Pakistan, Islamists reach agreement to end violent rally

Pakistani government and a banned radical Islamist party on Sunday reached agreement to end 10-day – and sometimes deadly violent – rally calling for the closure of the French embassy and the release of the party leader .

Neither Foreign Minister Shah Mahmood Qureshi nor religious leader Mufti Muneebur Rehman, who took part in the talks, gave details of the deal at a press conference in the capital Islamabad.

Thousands of supporters of the banned Tehreek-e-Labiak Pakistan party marched from Lahore on October 22 to the capital Islamabad. They demanded the expulsion of France’s envoy to Pakistan for publishing caricatures of the Prophet Muhammad of Islam in France. The protest march saw supporters clash with police at several locations along the way.

At least seven police officers and four protesters were killed.

“The details and positive results of the deal will be presented to the nation in about a week,” said Rehman, who said he had the support of TLP party leader Saad Rizvi.

Violence erupted a day after Prime Minister Imran Khan’s government said it would not accept the Islamists’ demand to close the French embassy and expel the French envoy.

It was not immediately clear on Sunday when the party would end its rally. Thousands of supporters halted their march in Wazirabad, about 185 kilometers from the capital on Friday, after roads and bridges in front of them were blocked. Paramilitary rangers were deployed to prevent protesters from continuing to the capital.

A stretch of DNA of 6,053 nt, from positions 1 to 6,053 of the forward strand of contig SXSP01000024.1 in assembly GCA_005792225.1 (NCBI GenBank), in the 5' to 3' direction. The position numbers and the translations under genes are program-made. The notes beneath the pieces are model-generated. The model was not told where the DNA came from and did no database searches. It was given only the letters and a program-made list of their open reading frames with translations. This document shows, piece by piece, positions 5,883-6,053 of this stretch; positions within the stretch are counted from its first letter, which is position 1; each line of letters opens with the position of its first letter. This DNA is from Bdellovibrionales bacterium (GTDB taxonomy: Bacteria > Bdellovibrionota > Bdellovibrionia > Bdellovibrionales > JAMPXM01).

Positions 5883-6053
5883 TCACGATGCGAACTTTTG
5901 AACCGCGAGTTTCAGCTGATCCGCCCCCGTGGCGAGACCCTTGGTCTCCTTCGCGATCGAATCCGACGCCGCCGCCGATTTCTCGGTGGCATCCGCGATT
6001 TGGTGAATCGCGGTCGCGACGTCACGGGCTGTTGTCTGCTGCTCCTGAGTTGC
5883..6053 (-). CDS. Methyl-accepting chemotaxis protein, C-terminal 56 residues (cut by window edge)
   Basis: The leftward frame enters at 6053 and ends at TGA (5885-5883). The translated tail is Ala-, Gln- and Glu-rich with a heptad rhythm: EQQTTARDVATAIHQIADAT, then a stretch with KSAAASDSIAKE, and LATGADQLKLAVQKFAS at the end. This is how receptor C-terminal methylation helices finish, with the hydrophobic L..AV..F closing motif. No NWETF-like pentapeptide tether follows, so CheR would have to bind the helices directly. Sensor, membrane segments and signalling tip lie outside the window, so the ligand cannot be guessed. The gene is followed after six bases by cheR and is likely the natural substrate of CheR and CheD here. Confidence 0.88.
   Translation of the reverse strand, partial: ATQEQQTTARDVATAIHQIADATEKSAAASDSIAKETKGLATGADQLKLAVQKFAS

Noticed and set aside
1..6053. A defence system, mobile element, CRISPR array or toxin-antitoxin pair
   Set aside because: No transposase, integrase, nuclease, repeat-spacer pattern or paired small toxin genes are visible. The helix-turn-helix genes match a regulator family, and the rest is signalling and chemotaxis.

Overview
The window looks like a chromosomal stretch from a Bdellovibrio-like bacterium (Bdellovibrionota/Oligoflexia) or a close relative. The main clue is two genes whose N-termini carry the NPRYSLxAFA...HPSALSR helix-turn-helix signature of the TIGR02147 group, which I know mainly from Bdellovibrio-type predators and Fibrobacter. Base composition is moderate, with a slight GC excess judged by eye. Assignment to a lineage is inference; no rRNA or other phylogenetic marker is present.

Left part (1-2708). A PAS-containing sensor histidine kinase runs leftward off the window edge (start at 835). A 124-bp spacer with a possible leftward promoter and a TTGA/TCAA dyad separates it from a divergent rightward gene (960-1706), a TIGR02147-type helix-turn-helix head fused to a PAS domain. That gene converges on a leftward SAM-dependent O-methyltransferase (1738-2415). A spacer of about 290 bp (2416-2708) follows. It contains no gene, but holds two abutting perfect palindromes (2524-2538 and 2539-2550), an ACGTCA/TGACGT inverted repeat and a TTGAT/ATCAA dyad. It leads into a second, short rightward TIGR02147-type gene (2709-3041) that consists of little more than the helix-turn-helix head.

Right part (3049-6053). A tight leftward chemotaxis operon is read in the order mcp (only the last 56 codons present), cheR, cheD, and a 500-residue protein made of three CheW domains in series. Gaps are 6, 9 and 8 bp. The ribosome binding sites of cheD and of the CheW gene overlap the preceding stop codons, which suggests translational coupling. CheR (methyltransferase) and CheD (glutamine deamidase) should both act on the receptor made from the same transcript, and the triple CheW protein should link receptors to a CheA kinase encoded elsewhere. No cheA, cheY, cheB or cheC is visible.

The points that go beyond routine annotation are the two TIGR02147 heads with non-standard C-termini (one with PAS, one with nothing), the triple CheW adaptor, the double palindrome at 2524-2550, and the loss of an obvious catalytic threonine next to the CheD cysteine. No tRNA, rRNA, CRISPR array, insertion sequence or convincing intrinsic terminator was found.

TLP spokesperson Sajid Saifi said supporters were ready to “pack their bags” but were awaiting instructions from the party leadership. He said he hoped party leader Saad Rizvi and all supporters arrested in recent days would be released soon.

In addition to demanding the expulsion of the French ambassador, the TLP was also pushing for the release of its leader, Rizvi, who was arrested last year for inciting supporters to organize an anti-France protest.

Rizvi’s party began demanding the French envoy’s expulsion in October 2020 after French President Emmanuel Macron tried to defend the Prophet Muhammad cartoons as free speech. Macron’s comments came after a young Muslim beheaded a French school teacher who had shown the cartoons in class. The footage was reposted by satirical magazine Charlie Hebdo to mark the opening of the trial into the 2015 deadly attack on the publication of the original cartoons.

Rizvi’s party rose to prominence in Pakistan’s 2018 election, campaigning on the sole issue of upholding the country’s blasphemy law, which calls for the death penalty for anyone who insults Islam.